The legality of the use of administrative detention for the purpose of carrying out transfers under Article 28 of the Dublin III Regulation has recently been clarified by the country’s two highest courts.
Court of Cassation, Decision of 27 September 2017: In a case concerning an asylum seeker facing a Dublin transfer to Italy and detained in the centre of Mesnil-Amelot, the Court of Cassation found that the absence of a provision defining the “risk of absconding” based on objective criteria in French legislation precluded the applicability of detention, thereby reflecting the Al Chodor ruling delivered by the Court of Justice of the European Union (CJEU) earlier this year. On that ground, the Court quashed an order of the Court of Appeal of Paris prolonging the individual’s detention.
While the risk of absconding has not been defined in law, a Ministry of Interior instruction of 19 July 2016 to French Prefectures refers to the notion of “risk of absconding” in the context of Dublin transfer procedures and allows for the possibility to place persons concerned in administrative detention. The instruction sets out two criteria as indicative of such a risk: (a) the individual has left the place where he or she is required to reside; (b) the individual has not appeared following several summons (convocations) to an interview or has not respected reporting obligations in the context of house arrest (assignation à résidence).
Council of State, Opinion of 19 July 2017: In an opinion requested by the Administrative Court of Appeal of Douai, Council of State clarified the point in time when detention may be ordered with a view to carrying out a Dublin transfer. It held that, in light of the provisions of the Dublin Regulation, an administrative authority must first obtain the acceptance of the requested Member State before issuing a transfer decision to that country. Therefore, it is only once the requested Member State accepts the take charge or take back request that a transfer decision can be taken and a fortiori communicated to the applicant. Consequently, the detention of an applicant due to a risk of absconding before a request has been accepted by the requested Member State must be considered unlawful.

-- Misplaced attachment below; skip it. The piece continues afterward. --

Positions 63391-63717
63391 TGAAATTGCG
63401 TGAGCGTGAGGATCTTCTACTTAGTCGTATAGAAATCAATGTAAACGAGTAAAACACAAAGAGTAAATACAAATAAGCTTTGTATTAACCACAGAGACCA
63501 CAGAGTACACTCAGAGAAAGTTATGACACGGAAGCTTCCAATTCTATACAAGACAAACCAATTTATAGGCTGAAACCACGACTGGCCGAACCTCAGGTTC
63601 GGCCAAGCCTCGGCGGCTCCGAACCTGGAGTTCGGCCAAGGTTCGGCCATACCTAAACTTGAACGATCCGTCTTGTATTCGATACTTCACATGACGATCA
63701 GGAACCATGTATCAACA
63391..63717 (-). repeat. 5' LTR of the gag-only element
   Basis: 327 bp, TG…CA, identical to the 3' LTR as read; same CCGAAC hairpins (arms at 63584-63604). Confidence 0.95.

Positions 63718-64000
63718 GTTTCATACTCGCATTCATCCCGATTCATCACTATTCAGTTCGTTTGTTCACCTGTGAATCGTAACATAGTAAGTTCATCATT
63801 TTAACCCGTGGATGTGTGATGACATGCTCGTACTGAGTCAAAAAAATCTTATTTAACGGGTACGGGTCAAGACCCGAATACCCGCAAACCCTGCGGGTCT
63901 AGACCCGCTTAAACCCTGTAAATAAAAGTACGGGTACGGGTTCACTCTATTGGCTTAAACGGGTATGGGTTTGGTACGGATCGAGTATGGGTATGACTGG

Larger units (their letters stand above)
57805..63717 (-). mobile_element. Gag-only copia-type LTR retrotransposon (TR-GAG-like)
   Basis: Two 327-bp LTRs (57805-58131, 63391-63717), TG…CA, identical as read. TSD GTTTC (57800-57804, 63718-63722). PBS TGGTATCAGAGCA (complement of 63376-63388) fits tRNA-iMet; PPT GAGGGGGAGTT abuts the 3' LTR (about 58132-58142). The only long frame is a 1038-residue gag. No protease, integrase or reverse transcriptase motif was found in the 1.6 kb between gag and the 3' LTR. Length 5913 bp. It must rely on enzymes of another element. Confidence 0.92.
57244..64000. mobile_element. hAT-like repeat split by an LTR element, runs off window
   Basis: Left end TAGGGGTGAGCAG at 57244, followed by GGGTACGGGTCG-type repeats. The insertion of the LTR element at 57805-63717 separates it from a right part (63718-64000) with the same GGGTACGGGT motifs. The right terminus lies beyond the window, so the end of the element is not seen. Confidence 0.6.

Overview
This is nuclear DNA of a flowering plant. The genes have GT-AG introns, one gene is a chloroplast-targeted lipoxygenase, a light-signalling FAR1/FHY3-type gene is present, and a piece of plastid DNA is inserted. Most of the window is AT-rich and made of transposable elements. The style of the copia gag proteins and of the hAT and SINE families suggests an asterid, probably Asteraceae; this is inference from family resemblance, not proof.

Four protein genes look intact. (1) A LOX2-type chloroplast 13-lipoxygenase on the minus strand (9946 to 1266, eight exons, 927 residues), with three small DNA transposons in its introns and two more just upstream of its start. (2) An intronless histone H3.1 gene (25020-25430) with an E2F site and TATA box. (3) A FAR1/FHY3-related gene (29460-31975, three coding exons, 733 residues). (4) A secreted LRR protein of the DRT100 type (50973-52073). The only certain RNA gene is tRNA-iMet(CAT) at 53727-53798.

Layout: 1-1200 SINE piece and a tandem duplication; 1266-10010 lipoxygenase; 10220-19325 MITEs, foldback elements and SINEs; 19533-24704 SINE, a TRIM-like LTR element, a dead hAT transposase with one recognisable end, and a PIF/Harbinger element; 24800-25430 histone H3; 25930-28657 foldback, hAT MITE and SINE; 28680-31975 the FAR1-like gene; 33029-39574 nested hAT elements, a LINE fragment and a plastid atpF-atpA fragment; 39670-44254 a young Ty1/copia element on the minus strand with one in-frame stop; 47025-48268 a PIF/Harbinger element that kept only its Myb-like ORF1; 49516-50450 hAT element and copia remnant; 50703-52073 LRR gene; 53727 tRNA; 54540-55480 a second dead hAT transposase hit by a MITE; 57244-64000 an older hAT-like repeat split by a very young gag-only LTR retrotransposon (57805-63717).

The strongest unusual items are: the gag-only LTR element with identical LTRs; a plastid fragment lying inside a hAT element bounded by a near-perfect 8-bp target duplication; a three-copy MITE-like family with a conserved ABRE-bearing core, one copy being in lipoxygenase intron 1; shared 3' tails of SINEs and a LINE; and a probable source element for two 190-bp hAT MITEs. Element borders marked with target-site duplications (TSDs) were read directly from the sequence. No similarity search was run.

The opinion could affect the practice of Prefectures such as Vincennes, which detain asylum seekers during the procedure of determination of the Member State responsible for their application. It is also relevant to house arrest, which following the 2016 immigration law reform may be imposed during the determination process and takes place in practice in areas including Marseille and Paris.
However, the government’s recent plans for reform seem to take the opposite direction from the Council of State opinion. An immigration bill seen by media, yet to be submitted to the Council of State, would permit authorities to impose administrative detention as soon as a Dublin request is submitted to another country. In its current form, the bill also proposes a doubling of the maximum period of detention, from 45 to 90 days.
According to Eurostat, last year, France issued a total 25,368 outgoing requests under the Dublin Regulation. Only 1,293 transfers were implemented.
For more information, see:
Le Monde, Une loi envisage d’allonger la rétention des étrangers à 90 jours, 28 September 2017.
AIDA, Country Report France, 2016 Update, February 2017.